Los Angeles, CA (March 10, 2016) Hispanic women who identify as Black or another race have worse functional health than their counterparts who identify as White, according to new research. Out today, this research is part of a new special issue of Research on Aging (ROA, a journal from SAGE Publishing) focused on aging and health among Hispanic populations in the United States and in Latin America.
Looking at data from 42,908 U.S. Hispanic women, ages 18-85, from 1997 to 2011, Chinn and Hummer examined the relationship between race and certain functional limitations related to the body — inabilities or difficulties in performing daily activities such as bending or kneeling, walking a quarter mile, grasping objects, etc. The researchers found that:
- Among those born in the U.S., Hispanic women who identify as Black have a 31% higher rate of functional limitations than those who identify as White while those who identify as other races have a 22% higher rate of functional limitations.
- Among the women born outside of the U.S., Hispanic women who identify as White have a 1.5 % lower rate of functional limitations relative to other race Hispanic women and a 2.6% lower rate of functional limitations relative to Hispanic women who identify as Black Hispanic, despite different geographic or socioeconomic conditions.
- Over 25% of the U.S.-born Hispanic women who identify as Black reported living below the poverty line while about 16% of U.S.-born Hispanic women who identify as White or other races reported living in poverty.
- U.S.-born Hispanic women living below the poverty level had a 74% higher rate of functional limitations compared to Hispanic women not living in poverty.
Chinn and Hummer continued, "Racial identity–or at least the distinction between identifying as Black or White–may have particular salience for the health of Hispanic adults among the second and higher generations. One strong possibility for this is that U.S.-born Black Hispanics simply have greater exposure to the harsh reality of being Black in American society than foreign-born Black Hispanics."
Find out more by reading the full article, "Racial Disparities in Functional Limitations Among Hispanic Women in the United States" in Research on Aging. For an embargoed copy of the full text or to access any of the articles listed below, please email email@example.com.
This article is a part of the April 2016 special issue of Research on Aging, guest edited by Rebeca Wong, Jacqueline L. Angel and Fernando Riosmena. The special issue is focused on the social and economic demography of aging and health among Hispanic populations in the United States and in Latin America.
The authors of the articles in the special issue found the following:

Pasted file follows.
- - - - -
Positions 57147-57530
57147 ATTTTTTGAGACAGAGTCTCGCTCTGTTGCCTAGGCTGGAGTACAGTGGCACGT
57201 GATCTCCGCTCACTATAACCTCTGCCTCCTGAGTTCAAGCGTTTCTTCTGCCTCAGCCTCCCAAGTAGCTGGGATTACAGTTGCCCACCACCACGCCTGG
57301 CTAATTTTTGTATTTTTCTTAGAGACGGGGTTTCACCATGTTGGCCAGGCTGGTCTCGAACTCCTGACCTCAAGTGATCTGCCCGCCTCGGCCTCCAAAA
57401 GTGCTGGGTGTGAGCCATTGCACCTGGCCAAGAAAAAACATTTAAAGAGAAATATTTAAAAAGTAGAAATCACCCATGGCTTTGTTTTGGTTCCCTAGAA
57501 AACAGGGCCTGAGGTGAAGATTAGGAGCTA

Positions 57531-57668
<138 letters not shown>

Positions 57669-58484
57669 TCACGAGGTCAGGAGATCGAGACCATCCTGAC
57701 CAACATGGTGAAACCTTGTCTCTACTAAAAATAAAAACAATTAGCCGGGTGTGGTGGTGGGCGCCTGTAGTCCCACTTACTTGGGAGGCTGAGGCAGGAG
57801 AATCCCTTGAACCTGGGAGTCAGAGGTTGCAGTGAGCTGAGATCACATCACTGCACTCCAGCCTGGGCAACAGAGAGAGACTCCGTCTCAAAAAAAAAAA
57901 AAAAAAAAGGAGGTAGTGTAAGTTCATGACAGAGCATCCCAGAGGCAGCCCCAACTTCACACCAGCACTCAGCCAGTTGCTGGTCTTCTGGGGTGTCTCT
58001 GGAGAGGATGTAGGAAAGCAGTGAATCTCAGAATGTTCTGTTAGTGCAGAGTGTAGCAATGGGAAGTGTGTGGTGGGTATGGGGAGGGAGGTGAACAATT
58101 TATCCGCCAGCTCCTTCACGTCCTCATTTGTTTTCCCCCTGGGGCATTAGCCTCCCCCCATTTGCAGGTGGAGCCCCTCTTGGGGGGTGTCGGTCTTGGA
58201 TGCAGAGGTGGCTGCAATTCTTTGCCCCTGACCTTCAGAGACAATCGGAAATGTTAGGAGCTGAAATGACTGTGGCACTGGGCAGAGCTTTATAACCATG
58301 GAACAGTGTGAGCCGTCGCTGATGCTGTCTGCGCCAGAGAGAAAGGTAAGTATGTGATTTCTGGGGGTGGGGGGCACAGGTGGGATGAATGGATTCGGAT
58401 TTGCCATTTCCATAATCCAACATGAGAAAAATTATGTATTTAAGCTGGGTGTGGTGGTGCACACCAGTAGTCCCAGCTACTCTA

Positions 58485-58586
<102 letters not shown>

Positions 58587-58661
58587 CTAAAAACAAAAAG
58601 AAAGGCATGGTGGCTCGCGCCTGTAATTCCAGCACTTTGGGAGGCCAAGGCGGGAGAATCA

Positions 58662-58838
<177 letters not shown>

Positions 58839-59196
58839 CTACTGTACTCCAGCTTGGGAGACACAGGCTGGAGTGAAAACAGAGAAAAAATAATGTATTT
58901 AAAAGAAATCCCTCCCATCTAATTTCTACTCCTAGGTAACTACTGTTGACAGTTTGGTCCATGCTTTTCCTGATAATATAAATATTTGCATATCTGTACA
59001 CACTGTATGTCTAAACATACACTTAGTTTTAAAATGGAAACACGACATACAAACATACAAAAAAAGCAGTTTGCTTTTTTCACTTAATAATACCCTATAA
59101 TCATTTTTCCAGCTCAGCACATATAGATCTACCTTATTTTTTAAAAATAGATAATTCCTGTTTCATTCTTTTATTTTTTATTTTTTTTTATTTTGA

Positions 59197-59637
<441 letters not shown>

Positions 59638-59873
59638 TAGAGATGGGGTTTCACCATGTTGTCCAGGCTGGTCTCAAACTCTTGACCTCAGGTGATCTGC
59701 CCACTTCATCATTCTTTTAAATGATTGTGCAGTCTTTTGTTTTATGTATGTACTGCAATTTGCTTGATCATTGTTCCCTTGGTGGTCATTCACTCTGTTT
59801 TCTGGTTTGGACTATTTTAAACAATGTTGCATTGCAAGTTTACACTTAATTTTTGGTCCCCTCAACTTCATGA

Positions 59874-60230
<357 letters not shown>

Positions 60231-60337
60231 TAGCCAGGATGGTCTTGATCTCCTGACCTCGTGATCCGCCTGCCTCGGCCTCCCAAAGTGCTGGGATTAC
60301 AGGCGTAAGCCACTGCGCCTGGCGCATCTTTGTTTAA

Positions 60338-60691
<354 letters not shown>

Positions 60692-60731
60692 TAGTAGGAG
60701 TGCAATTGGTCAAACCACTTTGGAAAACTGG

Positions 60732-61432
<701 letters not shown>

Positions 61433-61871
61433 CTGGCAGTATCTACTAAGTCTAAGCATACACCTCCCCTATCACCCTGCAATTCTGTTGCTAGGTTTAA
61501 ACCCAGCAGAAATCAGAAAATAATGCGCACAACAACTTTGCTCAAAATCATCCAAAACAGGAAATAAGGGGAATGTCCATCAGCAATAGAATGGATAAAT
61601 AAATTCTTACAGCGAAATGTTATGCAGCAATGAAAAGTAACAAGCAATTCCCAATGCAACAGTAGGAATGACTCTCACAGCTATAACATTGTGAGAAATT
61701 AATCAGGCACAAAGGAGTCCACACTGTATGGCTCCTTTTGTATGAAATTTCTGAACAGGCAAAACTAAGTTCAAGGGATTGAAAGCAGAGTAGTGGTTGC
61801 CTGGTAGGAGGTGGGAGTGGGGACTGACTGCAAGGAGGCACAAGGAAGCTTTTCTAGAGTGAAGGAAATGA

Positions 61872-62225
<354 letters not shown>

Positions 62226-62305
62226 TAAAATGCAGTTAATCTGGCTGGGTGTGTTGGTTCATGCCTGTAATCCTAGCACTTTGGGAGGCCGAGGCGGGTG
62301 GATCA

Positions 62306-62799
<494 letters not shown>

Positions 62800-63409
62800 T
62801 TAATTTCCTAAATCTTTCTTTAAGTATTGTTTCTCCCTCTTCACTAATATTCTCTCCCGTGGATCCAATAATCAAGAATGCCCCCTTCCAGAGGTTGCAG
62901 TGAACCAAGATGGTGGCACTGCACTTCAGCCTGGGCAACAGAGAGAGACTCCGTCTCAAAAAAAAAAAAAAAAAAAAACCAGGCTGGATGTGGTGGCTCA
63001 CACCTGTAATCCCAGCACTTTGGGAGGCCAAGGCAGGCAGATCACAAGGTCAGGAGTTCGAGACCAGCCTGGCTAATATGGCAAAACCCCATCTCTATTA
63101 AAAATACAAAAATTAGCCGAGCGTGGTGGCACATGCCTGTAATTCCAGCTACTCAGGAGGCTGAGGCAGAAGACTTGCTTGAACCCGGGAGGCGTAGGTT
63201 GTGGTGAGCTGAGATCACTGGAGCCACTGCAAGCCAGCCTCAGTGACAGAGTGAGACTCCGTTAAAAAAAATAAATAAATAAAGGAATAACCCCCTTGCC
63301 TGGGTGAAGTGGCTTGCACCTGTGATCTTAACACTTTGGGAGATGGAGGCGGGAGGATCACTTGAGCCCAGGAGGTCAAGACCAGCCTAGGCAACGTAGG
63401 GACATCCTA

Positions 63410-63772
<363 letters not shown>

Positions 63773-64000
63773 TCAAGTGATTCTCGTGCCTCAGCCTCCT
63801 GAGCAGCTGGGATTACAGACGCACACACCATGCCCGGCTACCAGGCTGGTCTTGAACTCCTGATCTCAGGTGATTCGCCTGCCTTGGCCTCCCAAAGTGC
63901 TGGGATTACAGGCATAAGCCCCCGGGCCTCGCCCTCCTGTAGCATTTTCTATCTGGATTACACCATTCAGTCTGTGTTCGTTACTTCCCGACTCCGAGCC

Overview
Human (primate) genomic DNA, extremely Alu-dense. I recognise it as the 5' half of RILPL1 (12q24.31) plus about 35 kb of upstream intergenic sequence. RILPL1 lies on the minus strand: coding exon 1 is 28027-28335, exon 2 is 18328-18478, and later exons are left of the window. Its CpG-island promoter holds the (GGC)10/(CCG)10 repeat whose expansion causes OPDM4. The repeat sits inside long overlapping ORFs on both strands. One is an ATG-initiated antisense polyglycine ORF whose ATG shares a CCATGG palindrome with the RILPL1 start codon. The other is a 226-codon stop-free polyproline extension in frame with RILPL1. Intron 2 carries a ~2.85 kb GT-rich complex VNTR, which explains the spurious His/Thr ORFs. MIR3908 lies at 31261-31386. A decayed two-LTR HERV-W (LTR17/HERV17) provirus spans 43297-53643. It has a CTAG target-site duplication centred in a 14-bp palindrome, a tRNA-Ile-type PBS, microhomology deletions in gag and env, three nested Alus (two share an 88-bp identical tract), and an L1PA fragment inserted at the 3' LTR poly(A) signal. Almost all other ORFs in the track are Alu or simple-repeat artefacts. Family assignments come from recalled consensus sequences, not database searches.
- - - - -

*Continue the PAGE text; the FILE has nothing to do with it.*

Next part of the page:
- The future of the Hispanic Health Paradox (HHP) — the pattern in which U.S. Hispanics survive longer than expected given their relatively low socioeconomic standing– may be weakened by the rising prevalence of diabetes and the obesity 'epidemic' affecting Hispanics in the U.S. and Latin America. (Noreen Goldman)
- In Brazil, the rise of life expectancy over the last half century was closely associated with a dramatic rise in education across generations, though future survival gains are speculated to be lower than in the past. (Turra et al.)
- Among older Mexicans, lower educational attainment was associated with higher odds of onset of disability in old age, regardless of when they were born and regardless and sex. (Saenz and Wong)
- Mexican parents whose children all completed high school are less likely to report any functional limitations compared to parents with no children who completed high school. (Yahirun et al.)
- When older Mexican migrants return to Mexico from the United States, the returnees — especially those with long stays in the United States — live in households with fewer roommates and thus potentially have weaker family and care networks than nonmigrants. (Mudrazija et al.)
- Social support was associated with lower mortality risk among older Mexican American men. (Hill et al.)
The special issue, Aging in the Americas: The Health and Social Implications of Migration, includes the following seven articles:
Noreen Goldman "Will the Latino Mortality Advantage Endure?"
Cassio M. Turra, Elisenda Renteria, and Raquel Guimaraes "The Effect of Changes in Educational Composition on Adult Female Mortality in Brazil"
Joseph L. Saenz and Rebeca Wong "Educational Gradients and Pathways of Disability Onset Among Older Mexicans"
J. Yahirun, Connor M. Sheehan, and Mark D. Hayward "Adult Children's Education and Parents' Functional Limitations in Mexico"
Stipica Mudrazija, Mariana Lopez-Ortega, William A. Vega, Luis Miguel Gutiérrez-Robledo, and William Sribney "Household Composition and Longitudinal Health Outcomes for Older Mexican Return Migrants"
Terrence D. Hill, Bert N. Uchino, Jessica L. Eckhardt, and Jacqueline L. Angel "Perceived Social Support Trajectories and the All-Cause Mortality Risk of Older Mexican American Women and Men"
Juanita J. Chinn and Robert A. Hummer "Racial Disparities in Functional Limitations Among Hispanic Women in the United States"
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